BRIEF DESCRIPTION OF THE DRAWINGS FIG. 1 is a schematic flow diagram of the process of my invention, and
FIGS. 2 and 3 are enlarged sectional views of the membrane separation unit, and
FIG. 4 is an alternative embodiment of my invention.
DESCRIPTION OF THE PREFERRED EMBODIMENT(S) Referring to FIG. 1, the system is shown generally at and comprises a natural gas well 12- which has been capped and which well may be under a naturally occurring pressure at between 500 and 17,000 pounds per square inch. A pressure reducing valve 14 is disposed between the well 12 and a membrane permeation unit 16. The reducing valve regulates and maintains a constant pressure on the feed stream entering the permeation unit. The permeate or hydrogen-sulfide rich stream flows to a sulfur recovery unit 18 and the sulfur-lean or methane-rich stream flows to a methane recovery unit 20.
Referring to FIGS. 2 and 3, the permeation unit 16 is shown in greater detail. In FIG. 2, capillary bundles 22 of silicone-copolymer fibers such as poly-dimethyl-siloxane are contained within tubes 24, which tubes are in a generally parallel relationship. One end of each tube is. connected to a feed conduit or header 26 which carries the feed stream from the natural gas well. The other end of the tube is connected to a sulfur-lean conduit 28, which conduit is in fluid flow communication with the methane recovery unit 20. Located on the surface of the tube 24 is a nipple 30 which is connected to a permeate-rich conduit 32. The permeate rich conduit is in fluid flow communication with the sulfur-recovery unit 18. Referring now to FIG. 3, the capillary fibers 34 are disposed within the tube 24 as a bundle 22, the ends of the bundle being potted in a suitable potting compound. The feed stream flows into the feed zone 36 which is defined by the internal walls of the capillary fibers. The hydrogen sulfide permeates through the walls of the membrane and into the permeate-rich zone 38, which is defined by the external surfaces of the fibers and the internal wall of the tube. Of course, if desired, the feed stream may be introduced into the zone defined by the external surfaces of the fibers and the internal wall of the tube, and then the hydrogen sulfide would permeate through the membrane into the zone defined by the internal walls of the capillary fibers.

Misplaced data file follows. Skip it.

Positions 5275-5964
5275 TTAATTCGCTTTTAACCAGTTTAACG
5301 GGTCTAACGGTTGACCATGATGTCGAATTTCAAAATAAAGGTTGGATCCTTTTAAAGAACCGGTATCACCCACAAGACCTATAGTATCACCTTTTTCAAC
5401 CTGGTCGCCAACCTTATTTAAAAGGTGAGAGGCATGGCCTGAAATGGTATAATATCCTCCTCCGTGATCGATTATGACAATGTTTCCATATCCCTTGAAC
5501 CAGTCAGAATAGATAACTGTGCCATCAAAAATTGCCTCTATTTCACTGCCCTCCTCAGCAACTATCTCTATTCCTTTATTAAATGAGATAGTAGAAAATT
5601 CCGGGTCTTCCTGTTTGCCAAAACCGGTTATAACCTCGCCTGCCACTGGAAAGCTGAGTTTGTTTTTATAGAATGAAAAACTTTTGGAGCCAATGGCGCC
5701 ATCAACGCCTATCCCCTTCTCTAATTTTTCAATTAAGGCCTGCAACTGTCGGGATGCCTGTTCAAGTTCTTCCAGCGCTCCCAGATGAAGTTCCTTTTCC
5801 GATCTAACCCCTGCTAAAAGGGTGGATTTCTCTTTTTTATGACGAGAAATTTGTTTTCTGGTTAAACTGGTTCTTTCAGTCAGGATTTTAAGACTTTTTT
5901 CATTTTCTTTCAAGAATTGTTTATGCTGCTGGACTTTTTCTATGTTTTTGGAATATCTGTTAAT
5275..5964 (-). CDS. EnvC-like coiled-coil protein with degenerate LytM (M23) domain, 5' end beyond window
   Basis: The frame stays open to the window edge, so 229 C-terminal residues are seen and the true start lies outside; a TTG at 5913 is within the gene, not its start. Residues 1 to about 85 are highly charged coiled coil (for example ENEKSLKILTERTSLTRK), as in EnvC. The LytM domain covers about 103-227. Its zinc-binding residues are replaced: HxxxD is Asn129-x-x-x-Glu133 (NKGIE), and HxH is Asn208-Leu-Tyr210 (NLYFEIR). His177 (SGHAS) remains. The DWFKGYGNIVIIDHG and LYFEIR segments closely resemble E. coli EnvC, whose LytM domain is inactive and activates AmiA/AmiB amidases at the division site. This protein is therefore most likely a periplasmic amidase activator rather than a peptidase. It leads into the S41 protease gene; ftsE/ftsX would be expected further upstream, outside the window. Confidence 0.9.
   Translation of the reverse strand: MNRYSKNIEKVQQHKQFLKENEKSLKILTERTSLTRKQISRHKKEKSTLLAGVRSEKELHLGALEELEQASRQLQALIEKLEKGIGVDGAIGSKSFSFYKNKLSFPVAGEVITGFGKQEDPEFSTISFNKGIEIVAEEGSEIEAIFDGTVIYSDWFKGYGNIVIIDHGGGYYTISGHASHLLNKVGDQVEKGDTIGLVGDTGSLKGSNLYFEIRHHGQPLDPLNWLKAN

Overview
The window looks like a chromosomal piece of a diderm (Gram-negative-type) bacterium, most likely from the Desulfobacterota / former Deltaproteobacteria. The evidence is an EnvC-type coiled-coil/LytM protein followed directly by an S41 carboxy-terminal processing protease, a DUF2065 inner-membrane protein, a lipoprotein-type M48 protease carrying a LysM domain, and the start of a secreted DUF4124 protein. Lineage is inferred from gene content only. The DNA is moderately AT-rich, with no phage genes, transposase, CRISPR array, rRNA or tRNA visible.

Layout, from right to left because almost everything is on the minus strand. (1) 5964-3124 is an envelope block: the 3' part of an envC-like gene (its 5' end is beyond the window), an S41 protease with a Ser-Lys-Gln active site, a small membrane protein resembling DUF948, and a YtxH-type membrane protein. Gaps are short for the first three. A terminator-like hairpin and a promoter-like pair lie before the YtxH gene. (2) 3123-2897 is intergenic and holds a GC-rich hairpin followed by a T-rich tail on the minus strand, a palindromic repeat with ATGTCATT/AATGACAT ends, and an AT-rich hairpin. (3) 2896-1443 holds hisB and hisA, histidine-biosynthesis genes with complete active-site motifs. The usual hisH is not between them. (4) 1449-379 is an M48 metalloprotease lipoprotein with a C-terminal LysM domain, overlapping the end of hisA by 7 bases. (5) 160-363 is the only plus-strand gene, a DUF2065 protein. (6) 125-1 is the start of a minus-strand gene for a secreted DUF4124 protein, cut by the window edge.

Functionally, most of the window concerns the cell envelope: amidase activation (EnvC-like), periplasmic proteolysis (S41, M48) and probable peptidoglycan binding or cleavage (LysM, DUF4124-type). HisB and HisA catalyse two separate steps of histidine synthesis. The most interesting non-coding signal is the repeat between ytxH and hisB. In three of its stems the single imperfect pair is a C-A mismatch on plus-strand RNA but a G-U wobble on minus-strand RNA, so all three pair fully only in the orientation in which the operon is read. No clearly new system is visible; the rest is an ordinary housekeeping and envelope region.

In the operation of my invention, the feed stream flows from a natural gas well which has been capped and is under a pressure of about 3,000 pounds per square inch. The gaseous feed stream contains many constituents such as hydrocarbons in the C C range, for example, methane, ethane, butane, isobutane, propane, etc.;- carbon dioxide, nitrogen, and sulfur-containing gaseous contaminants in various forms such as hydrogen sulfide and sulfur-hydrogen contaminants such as mercaptans. For the purposes of describing the preferred embodiment, the feed stream comprises from between 98 to 55% methane, say 70% methane from between 2% and 45% hydrogen sulfide, say 30% hydrogen sulfide. It is to be understood that my invention may also be used for the separation of other gaseous constituents from hydrocarbon streams, such as nitrogen, hydrogen, carbon dioxide, or any chemical species having a different permeability than the hydrocarbons.